With the shape of a tondo, Iberic presents a lyrical, dynamic composition of interwoven irregular geometric and organic shapes painted in three different colors—warm red, orange and black. Cuban-American artist Carmen Herrera made this work during her crucial formative period in Paris between 1948 and 1954. Experimenting with various styles of abstraction, and influenced by movements such as Suprematism and the Bauhaus, Herrera exhibited at the Salon des Réalités Nouvelles, alongside artists such as Theo van Doesburg, Max Bill and Joseph Albers. The inspiration for Iberic came, however, from the work of Herrera’s close friend, Cuban artist Wifredo Lam. For its sensual geometry and force of color, the work has been also associated with Cuban modern artist Amelia Peláez. Of great historical significance is the fact that Herrera was the first artist to use acrylic paint in Europe as early as in 1948, and Iberic is an early demonstration of her use of this new material in art.
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Artist:Carmen Herrera (Cuban, Havana 1915–2022 New York)
Medium:Acrylic on canvas on board
Dimensions:40 in. (101.6 cm)
Credit Line:Gift of Tony Bechara, in celebration of the Museum's 150th Anniversary, 2019
the artist, Paris and New York (1949–2004; on June 13, 2004 to Bechara)
Birmingham. Ikon Gallery. "Carmen Herrera," July 29–September 13, 2009, unnumbered cat. (p. 14; dated 1948–52, lent by a private collection, New York).
Museum Pfalzgalerie Kaiserslautern. "Carmen Herrera," January 23–May 2, 2010, unnumbered cat.
London. Lisson Gallery. "Carmen Herrera," February 1–March 3, 2012, no catalogue (lent by Tony Bechara).
New York. Whitney Museum of American Art. "Carmen Herrera: Lines of Sight," September 16, 2016–January 9, 2017, unnumbered cat. (pl. 6; Private Collection, lent courtesy the artist and Lisson Gallery).
Columbus, Ohio. Wexner Center for the Arts. "Carmen Herrera: Lines of Sight," February 4–April 16, 2017, unnumbered cat.
Düsseldorf. K20 Kunstsammlung Nordrhein-Westfalen. "Carmen Herrera: Lines of Sight," December 2, 2017–April 8, 2018, unnumbered cat.
New York. The Metropolitan Museum of Art. "Making The Met, 1870–2020," August 29, 2020–January 3, 2021, unnumbered cat. (fig. 258).
Isobel Harbison. "Carmen Herrera." Frieze no. 126 (October 2009), ill. p. 214 (color).
Abigail McEwen. "The Practice and Politics of Cuban Abstraction, c. 1952–1963." PhD diss., Institute of Fine Arts, New York University, 2010, pp. 271–72, fig. 44.
Ann Landi. "Shaping Up." Art News 109 (January 2010), p. 69, ill.
Simon Hattenstone. "Portrait of the Artist." Guardian (December 31, 2016), ill. p. 31.
Randy Kennedy. "Art 'Like Cuts in Space'." New York Times (September 11, 2016), ill. p. 4AR.
Sarah K. Rich. "Portfolio: Carmen Herrera." Artforum 55 (October 2016), p. 210, ill. p. 211 (color).
James Gardner. "Art on the Line." Weekly Standard (December 19, 2016), p. 38.
Dana Miller. Carmen Herrera: Lines of Sight. Exh. cat., Whitney Museum of American Art. New York, 2016, pp. 18, 38 n. 22, p. 224, colorpl. 6.
Gerardo Mosquera in Dana Miller. Carmen Herrera: Lines of Sight. Exh. cat., Whitney Museum of American Art. New York, 2016, p. 47.
Lindsay Pollock. "Editor's Letter." Art in America 104 (December 2016), ill. p. 18 (color).
Scott Indrisek. "More Nothing Less." Modern Painters 28 (June/July 2016), p. 88, ill. p. 86 (color).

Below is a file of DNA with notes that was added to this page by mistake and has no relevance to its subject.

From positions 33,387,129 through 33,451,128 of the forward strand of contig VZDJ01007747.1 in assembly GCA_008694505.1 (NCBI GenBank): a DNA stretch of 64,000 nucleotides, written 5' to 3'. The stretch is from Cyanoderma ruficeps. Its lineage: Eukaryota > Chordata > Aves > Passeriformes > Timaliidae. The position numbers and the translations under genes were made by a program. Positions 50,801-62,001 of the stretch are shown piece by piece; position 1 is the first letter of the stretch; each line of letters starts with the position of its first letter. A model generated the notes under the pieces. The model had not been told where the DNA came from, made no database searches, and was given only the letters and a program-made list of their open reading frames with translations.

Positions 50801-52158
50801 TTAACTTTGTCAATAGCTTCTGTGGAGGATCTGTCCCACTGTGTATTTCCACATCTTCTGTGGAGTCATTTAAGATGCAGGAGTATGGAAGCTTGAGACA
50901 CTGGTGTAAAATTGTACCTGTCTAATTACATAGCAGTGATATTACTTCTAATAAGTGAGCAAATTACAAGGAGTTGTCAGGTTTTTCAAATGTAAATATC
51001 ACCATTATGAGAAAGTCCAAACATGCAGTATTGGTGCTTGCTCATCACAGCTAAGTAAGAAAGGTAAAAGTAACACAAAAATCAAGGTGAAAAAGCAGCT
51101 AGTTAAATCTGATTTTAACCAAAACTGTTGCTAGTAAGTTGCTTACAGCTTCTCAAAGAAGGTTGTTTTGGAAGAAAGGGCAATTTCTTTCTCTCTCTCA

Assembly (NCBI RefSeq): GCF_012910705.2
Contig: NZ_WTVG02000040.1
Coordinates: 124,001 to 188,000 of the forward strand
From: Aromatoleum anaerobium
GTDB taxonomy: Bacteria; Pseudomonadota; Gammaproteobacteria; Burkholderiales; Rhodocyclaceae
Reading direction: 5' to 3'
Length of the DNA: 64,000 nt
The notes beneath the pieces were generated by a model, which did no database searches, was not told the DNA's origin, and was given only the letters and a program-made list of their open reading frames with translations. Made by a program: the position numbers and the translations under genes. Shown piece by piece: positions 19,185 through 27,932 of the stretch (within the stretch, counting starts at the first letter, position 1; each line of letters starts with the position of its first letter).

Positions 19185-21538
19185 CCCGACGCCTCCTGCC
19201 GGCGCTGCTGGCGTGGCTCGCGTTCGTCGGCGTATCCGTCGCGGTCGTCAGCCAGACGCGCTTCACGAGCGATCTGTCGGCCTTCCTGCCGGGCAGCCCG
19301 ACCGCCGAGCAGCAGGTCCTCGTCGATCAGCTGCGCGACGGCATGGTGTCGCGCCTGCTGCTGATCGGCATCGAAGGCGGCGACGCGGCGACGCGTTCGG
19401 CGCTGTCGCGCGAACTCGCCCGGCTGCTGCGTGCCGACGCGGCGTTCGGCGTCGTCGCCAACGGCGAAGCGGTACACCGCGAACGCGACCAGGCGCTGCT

Laila Pedro. "Carmen Herrera with Laila Pedro." Brooklyn Rail (September 2016), ill. (color).
Abigail McEwen. Revolutionary Horizons: Art and Polemics in 1950s Cuba. New Haven, 2016, p. 156, fig. 84 (color), dates it 1951.
Ariella Budick. "Carmen Herrera at the Whitney Museum." ft.com (September 30, 2016), ill. (color).
The Metropolitan Museum of Art Guide. New York, 2019, p. 421, ill. (color).
Max Hollein. Modern and Contemporary Art in The Metropolitan Museum of Art. New York, 2019, ill. pp. 4, 103 (color, overall and detail).
Federica Pozzi et al. "How Do You Say 'Bocour' in French? The Work of Carmen Herrera and Acrylic Paints in Post-war Europe
." Journal of Cultural Heritage 35 (January–February 2019), pp. 209–17, Table 1, fig. 4 (color), present the technical results of a systematic study of the artist's materials and techniques for five paintings dated from 1948 and 1942.
Max Hollein inGifts of Art: The Met's 150th Anniversary. Ed. Jennifer Bantz et al. New York, 2020, p. 7.
Iria Candela and Brinda Kumar inGifts of Art: The Met's 150th Anniversary. Ed. Jennifer Bantz et al. New York, 2020, pp. 132, 198, ill. (color).
Max Hollein inMaking The Met, 1870–2020. Ed. Andrea Bayer with Laura D. Corey. Exh. cat., The Metropolitan Museum of Art. New York, 2020, pp. 239, 257, fig. 258 (color).
Iria Candela in "Recent Acquisitions, A Selection: 2018–20, Part II: Late Eighteenth Century to Contemporary." Metropolitan Museum of Art Bulletin 78 (Spring 2021), p. 35, ill. (color) and ill. front cover (color detail).
Max Hollein in "Recent Acquisitions, A Selection: 2018–20, Part II: Late Eighteenth Century to Contemporary." Metropolitan Museum of Art Bulletin 78 (Spring 2021), p. 3.
Federica Pozzi et al. "A Pioneer of Acrylic Painting: New Insights into Carmen Herrera's Studio Practice." Heritage Science 9, no. 131 (2021), pp. 1–5, 14–20, figs. 1, 10, 11, table 1, discuss the results of research into the artist's Parisian artistic production and the findings from technical imagery.
Oliver Basciano. "Carmen Herrera: Cuban-born Painter and Sculptor Known for her Geometric Abstraction." Guardian (February 16, 2022), p. 7.
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